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Fox News host and Philly native Jesse Watters' liberal mom is his most-frequent critic

"You end up presenting a lack of a moral compass honey. We all know you are a Trumpet — you need not scream it.”

Fox News host Jesse Watters alongside his mom, Anne Bailey Watters.
Fox News host Jesse Watters alongside his mom, Anne Bailey Watters.Read moreCourtesy of Jesse Watters (custom credit) / Jesse Watters

Following comments Fox News host and Philadelphia native Jesse Watters made about special counsel Robert Mueller’s investigation, he received a critical text from a liberal viewer — his mom.

“You do not have the expertise nor knowledge to question the special counsel’s investigation until you know what they know. Hush Jesse,” Anne Bailey Watters texted to her son, a rebuke he read on air last week. “We are a nation of laws. Please tone down the strident attack on our court system. You end up presenting a lack of a moral compass honey. We all know you are a Trumpet — you need not scream it.”

The child psychologist has become a loving critic of her son’s political opinions as the Fox News rising star has gained an elevated presence, moving up from man-on-the-street segments for Bill O’Reilly to cohosting the network’s popular panel show, The Five. Watters also hosts his own weekly show, Watters’ World, which airs on Fox News Saturday nights.

According to Watters, his mom began sending him her opinions via text message when he first became a cohost on The Five in April 2017, filling the seat on the then-9 p.m. show vacated by Eric Bolling, who was fired over sexual harassment allegations.

“At that point my mom had had a few cocktails, and she would just be a little critical about my presentation, or the content of what my commentary was,” Watters said. “She discovered how to text, and I remember in the commercial breaks reading these random texts from my mom to some of my colleagues on set, and they would laugh.”

Eventually, Watters’ producers got wind of the messages, and last October they launched the regular feature in which the host reads complaints from his Trump-hating mom on air. Watters said the segment was an instant hit with viewers.

“I think it humanizes me for the critics. People on the left in the media enjoy watching me take a ribbing from my mother,” Watters said. “It’s just a lighthearted, authentic, mother-son relationship I chose to disclose to the audience just to lighten the mood … people can relate to it.”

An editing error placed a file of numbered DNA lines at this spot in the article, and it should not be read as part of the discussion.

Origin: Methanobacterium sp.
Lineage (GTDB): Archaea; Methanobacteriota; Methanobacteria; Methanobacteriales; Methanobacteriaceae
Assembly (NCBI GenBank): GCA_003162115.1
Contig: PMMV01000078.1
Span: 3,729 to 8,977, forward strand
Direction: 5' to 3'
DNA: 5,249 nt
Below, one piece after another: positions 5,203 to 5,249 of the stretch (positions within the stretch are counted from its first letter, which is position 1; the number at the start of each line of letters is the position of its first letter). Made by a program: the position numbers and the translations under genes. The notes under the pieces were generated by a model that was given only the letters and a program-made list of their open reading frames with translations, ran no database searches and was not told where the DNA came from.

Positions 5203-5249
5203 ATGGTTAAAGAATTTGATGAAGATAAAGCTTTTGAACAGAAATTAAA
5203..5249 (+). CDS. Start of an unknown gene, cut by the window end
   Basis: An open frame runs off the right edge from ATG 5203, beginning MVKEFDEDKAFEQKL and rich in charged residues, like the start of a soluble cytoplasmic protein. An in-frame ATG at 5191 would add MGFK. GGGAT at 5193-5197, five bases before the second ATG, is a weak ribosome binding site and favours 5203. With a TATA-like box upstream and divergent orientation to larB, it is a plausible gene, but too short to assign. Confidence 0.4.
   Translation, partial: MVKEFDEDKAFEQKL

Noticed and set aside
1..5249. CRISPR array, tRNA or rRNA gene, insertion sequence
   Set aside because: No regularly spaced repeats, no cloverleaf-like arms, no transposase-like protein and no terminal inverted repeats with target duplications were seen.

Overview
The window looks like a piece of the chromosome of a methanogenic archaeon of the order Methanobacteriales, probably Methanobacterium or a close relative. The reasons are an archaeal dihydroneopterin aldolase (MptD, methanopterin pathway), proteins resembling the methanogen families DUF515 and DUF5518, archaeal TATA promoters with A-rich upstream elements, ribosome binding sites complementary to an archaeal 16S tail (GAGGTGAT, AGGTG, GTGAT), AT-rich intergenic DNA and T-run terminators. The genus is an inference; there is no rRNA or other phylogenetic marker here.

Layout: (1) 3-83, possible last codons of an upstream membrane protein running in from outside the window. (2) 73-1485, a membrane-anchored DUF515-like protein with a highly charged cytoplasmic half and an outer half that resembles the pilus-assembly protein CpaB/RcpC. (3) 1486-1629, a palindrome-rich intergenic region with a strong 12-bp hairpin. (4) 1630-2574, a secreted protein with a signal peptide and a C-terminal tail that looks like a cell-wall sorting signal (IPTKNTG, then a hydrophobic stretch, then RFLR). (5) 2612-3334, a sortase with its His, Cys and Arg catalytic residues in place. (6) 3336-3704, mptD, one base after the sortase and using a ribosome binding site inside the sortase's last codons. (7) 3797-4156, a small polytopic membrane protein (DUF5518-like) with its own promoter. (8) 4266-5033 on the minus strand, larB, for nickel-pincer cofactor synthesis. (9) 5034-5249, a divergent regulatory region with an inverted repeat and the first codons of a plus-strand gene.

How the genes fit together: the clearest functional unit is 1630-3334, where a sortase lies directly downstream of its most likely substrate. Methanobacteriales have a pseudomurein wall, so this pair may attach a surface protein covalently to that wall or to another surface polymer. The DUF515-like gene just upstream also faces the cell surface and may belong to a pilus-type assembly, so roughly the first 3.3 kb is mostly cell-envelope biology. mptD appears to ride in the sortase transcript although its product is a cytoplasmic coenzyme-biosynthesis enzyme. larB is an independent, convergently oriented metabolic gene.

Part of the fun is that Watters includes his mom’s harshest opinions. Among other things, Anne Watters has warned her son not to accept an offer from Trump to become his chief of staff, mocked frequent Fox News guests Diamond and Silk, and chastised his behavior toward his cohosts. She also suggested that her son read more books to educate himself and warned him, “Stay far away from speaking for Trump.”

“I think she’s really cranked up the mom texts as the Mueller probe has gotten hotter,” Watters joked. “She’s salivating.”

Watters, who grew up in Germantown and East Falls, attended Penn Charter through his junior year before moving with his family to Long Island. Watters didn’t really get into politics until college. Once he did, he would listen to Rush Limbaugh during car rides, driving his liberal mom crazy. So in a way, he can consider her critical texts a delayed form of payback.

“Quite obviously my opposition to Jesse’s politics and delivery can be fierce. Indeed, he has always been a challenge,” Anne Watters joked. “But this next statement should be self-evident: I love him constantly and unconditionally.”

In these hyper-partisan times, most families attempt to avoid politics at the dinner table, especially on holidays. But at the Watters household, a holiday meal almost inevitably leads to political warfare.

“For the eight years under Obama, Thanksgiving and Christmas were tough. I had a long stretch there where I had a little bit of a chip on my shoulder, and it was frustrating,” Watters said. “But that first Thanksgiving after Trump won, I cleared out the entire Thanksgiving table. It got a little tense.”

“The battle, however, rages on and the rules of engagement dictate that there are no knives held, nor tears shed, at our family dinners,” his mother added.